Genesis 37-50: A Commentary

By Claus Westermann
Minneapolis : Augsburg (1986). 269 Pages.

Reviewed by
2.2 (Fall 1991) : 217-218

Twenty years of labor went into this monumental work on Genesis by Claus Westermann. The original German publication appearing in the series Biblischer Kommentar Zum Alten Testament has been translated into English by J. J. Scullion. The present volume was preceded by two others, Genesis 1-11 and Genesis 12-36, published in English in 1984 and 1985 respectively. Upon publication the first volume was declared by some to be the most exhaustive and finest work on Genesis 1-11.

The commentary abounds with shrewd comments from many perspectives. Several examples bear this out: historically the title "Pharaoh" often is followed by the individual name (e.g., Raamses), but "before the 22nd dynasty he is always without a proper name" (p. 74, citing O. Procksch). Philologically, the author's knowledge of the Hebrew language extends to the advanced discussion of terms relating to Joseph's prison experience. The use of the Hebrew term mshmr in 40:3 "does not describe a place, namely, the prison, but a situation, detention" (p. 74). Literarily and critically, the author is also sensitive to literary cues such as the role of Gen 40:23 in providing a transition to Chapter 41. In the first episode Joseph's rise is followed by an undeserved fall. In the second a well founded expectation of release is followed by disappointment. This prepares for the turn of fortune in Chapter 41 (p. 78) where Joseph will be led from danger to Pharaoh's court. Text-critically, variants are brought out in a clear and accessible manner: "The Greek, Syriac and Samaritan Pentateuch all have `without God one can give no assuring answer'" (p. 84). Theologically, the author challenges the reader to look beyond explicit references to God in the Joseph narrative to see God at work behind the scenes. "God was with Joseph: His path leads into the depths, but God's support accompanies him even there" (p. 250); "God is also with Joseph as he undertakes to interpret the dreams" (ibid.) and "God's action also follows the steps of the brothers," for example, when the brothers cry out in their guilt, "What has God done to us?" (Gen 42:28).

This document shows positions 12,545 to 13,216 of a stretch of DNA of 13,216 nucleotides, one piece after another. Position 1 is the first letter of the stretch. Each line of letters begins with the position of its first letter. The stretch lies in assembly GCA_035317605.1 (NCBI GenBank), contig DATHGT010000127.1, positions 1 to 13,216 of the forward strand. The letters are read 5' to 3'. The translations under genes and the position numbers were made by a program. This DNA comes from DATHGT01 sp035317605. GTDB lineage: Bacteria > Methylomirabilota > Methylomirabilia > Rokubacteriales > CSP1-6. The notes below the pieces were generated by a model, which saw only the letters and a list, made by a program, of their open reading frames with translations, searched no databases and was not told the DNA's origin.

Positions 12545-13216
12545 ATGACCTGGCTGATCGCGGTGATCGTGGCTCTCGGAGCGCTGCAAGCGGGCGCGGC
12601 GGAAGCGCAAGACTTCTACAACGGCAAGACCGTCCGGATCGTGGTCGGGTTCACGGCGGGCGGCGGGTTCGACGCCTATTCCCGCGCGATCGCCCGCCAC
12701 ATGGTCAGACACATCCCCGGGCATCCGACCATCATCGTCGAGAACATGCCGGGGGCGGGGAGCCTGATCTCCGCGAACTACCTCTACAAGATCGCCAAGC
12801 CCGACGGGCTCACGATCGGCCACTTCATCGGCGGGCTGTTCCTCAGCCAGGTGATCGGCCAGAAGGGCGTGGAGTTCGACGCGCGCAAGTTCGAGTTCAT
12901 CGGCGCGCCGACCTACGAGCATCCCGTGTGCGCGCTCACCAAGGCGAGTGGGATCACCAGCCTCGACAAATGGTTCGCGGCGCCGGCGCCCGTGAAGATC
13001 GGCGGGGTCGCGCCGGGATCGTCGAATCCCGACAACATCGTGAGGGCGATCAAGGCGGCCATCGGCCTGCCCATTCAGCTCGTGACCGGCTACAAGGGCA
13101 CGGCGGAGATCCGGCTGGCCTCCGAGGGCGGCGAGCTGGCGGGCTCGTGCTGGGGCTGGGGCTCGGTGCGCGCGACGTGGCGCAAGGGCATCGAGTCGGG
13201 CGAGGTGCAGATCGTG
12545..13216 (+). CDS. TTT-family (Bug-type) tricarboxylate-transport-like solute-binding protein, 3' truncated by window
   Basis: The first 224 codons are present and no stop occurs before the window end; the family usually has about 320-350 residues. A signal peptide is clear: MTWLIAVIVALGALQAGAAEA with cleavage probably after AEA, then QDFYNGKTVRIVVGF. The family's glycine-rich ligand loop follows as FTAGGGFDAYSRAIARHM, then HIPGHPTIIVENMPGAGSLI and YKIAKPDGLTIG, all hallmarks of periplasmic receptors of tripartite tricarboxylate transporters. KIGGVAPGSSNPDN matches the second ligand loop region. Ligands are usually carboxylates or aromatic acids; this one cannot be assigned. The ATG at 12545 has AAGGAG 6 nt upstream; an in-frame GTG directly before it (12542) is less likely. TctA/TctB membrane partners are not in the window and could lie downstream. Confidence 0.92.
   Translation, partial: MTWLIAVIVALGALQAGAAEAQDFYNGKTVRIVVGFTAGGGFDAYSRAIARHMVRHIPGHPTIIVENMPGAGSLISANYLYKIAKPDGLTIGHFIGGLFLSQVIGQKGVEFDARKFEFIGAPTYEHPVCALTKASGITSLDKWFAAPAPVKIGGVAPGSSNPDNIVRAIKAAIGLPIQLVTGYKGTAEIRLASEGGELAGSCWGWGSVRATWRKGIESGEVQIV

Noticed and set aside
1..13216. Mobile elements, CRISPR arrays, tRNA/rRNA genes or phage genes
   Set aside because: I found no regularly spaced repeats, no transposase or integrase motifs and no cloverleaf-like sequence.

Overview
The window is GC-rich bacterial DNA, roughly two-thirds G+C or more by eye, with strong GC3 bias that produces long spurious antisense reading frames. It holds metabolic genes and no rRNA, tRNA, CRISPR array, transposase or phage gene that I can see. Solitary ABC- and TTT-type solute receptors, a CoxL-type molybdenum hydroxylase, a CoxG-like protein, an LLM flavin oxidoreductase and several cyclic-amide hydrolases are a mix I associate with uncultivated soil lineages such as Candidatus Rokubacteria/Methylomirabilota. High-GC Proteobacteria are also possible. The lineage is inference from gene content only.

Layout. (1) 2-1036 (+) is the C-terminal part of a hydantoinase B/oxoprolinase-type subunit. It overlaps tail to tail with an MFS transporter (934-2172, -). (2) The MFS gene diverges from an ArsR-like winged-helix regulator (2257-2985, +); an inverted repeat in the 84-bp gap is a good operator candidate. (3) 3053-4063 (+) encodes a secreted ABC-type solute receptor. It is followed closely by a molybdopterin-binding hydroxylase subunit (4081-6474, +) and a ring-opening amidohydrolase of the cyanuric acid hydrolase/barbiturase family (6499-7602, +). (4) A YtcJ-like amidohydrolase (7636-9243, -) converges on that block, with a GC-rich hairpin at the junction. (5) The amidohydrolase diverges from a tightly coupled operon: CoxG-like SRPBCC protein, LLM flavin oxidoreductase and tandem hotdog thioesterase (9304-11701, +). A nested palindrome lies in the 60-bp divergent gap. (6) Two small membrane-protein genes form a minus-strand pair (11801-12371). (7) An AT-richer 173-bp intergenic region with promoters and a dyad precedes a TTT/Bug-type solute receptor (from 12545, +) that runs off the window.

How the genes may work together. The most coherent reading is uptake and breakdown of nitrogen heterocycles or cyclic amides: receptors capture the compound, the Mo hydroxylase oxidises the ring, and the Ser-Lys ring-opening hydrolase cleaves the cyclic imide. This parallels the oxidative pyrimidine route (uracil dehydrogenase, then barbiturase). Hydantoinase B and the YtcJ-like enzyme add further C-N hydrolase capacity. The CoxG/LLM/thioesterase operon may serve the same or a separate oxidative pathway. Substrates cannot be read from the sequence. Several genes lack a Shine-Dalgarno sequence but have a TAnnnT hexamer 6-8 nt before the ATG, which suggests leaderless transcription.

Westermann treats the Joseph story as a literary unit and places it within the Jacob episode of the patriarchal history (p. 45). His discussions of Tradition History, literary form, and redaction critical issues may prove foreboding. Also, several typographical errors confuse the sense of the commentary (e.g., "They thus intend to destroy the dreams [should be "dreamer"?] and his dreams" (p. 41). But for the careful student of Scripture, Westermann's work is a wellspring of helpful philological and theological insights. A good working knowledge of critical methodologies is essential to a prudent use of Westermann's work.